Obtaining Sensitive Information From a Wary Population: A Comparison of Telephone and Face-to-Face Surveys

William Alex Pridemore, Indiana University/Harvard University
Kelly Damphousse, University of Oklahoma
Rebecca K. Moore, State of Oklahoma

This study evaluates the feasibility and utility of employing telephone and face-to-face surveys to identify substance abuse and treatment needs among welfare recipients. Estimating levels of drug and alcohol abuse and assessing the need for treatment services requires asking individuals about sensitive and socially undesirable behavior. The potential response bias is exacerbated when the population under study might be wary -- because of their status with the government -- of providing truthful information about illegal behavior. While computer-assisted telephone interviewing may be more efficient than face-to-face interviewing, undertaking surveys in person can be advantageous in this situation. One key benefit is that it may be easier to create a rapport between the interviewer and the respondent, thereby establishing the greater level of trust necessary when asking sensitive questions of waryt subjects. Here, we present the differences by mode of survey administration in sensitive questions related to drug use and need for treatment. Results are discussed in terms of their importance to survey methodology and to obtaining sensitive information from wary populations.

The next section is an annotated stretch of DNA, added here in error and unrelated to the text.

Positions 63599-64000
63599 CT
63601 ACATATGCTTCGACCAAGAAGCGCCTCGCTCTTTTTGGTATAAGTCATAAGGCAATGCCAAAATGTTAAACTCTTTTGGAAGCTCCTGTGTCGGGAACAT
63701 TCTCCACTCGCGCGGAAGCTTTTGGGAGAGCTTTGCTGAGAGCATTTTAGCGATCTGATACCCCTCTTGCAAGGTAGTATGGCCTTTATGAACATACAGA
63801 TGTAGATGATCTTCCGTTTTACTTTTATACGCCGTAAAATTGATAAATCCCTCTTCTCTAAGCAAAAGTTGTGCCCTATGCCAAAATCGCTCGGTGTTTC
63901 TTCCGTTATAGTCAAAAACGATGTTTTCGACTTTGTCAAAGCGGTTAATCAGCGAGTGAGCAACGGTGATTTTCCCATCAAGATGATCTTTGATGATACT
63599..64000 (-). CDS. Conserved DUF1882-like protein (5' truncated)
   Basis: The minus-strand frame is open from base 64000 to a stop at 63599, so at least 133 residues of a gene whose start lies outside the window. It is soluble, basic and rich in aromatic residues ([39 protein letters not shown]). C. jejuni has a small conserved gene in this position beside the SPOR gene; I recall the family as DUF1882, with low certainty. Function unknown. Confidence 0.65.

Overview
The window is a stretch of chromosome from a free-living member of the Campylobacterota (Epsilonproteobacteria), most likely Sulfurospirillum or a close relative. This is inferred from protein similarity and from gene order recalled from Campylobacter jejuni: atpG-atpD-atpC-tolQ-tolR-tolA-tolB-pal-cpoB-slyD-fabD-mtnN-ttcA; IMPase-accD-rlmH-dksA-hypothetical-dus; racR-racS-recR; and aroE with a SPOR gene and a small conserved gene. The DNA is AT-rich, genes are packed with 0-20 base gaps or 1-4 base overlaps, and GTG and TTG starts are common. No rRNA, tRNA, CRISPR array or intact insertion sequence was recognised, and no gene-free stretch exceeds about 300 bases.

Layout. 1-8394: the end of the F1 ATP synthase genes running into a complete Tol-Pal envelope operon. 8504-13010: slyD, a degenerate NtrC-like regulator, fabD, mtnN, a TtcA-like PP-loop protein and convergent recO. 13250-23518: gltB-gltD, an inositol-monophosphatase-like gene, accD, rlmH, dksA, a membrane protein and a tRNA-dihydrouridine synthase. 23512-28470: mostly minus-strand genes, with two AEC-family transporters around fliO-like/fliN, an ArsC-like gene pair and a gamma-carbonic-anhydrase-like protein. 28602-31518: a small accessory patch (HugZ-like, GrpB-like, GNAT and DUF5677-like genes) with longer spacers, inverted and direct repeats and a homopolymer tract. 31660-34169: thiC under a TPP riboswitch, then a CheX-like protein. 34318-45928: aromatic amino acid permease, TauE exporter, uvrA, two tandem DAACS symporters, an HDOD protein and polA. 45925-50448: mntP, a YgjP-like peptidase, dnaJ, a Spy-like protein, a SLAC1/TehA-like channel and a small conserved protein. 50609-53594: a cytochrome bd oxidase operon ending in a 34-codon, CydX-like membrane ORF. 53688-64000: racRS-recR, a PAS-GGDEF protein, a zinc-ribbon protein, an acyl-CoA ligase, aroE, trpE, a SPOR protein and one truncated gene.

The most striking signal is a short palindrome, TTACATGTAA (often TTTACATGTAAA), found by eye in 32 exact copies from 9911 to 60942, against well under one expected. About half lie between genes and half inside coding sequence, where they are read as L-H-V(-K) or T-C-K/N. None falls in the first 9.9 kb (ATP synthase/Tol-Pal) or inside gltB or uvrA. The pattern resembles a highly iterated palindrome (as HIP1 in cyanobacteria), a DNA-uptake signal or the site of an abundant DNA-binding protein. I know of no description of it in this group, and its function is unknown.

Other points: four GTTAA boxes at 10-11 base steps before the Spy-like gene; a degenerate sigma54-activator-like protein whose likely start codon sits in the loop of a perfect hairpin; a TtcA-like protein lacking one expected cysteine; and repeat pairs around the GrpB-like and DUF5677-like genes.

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Updated 05/20/2006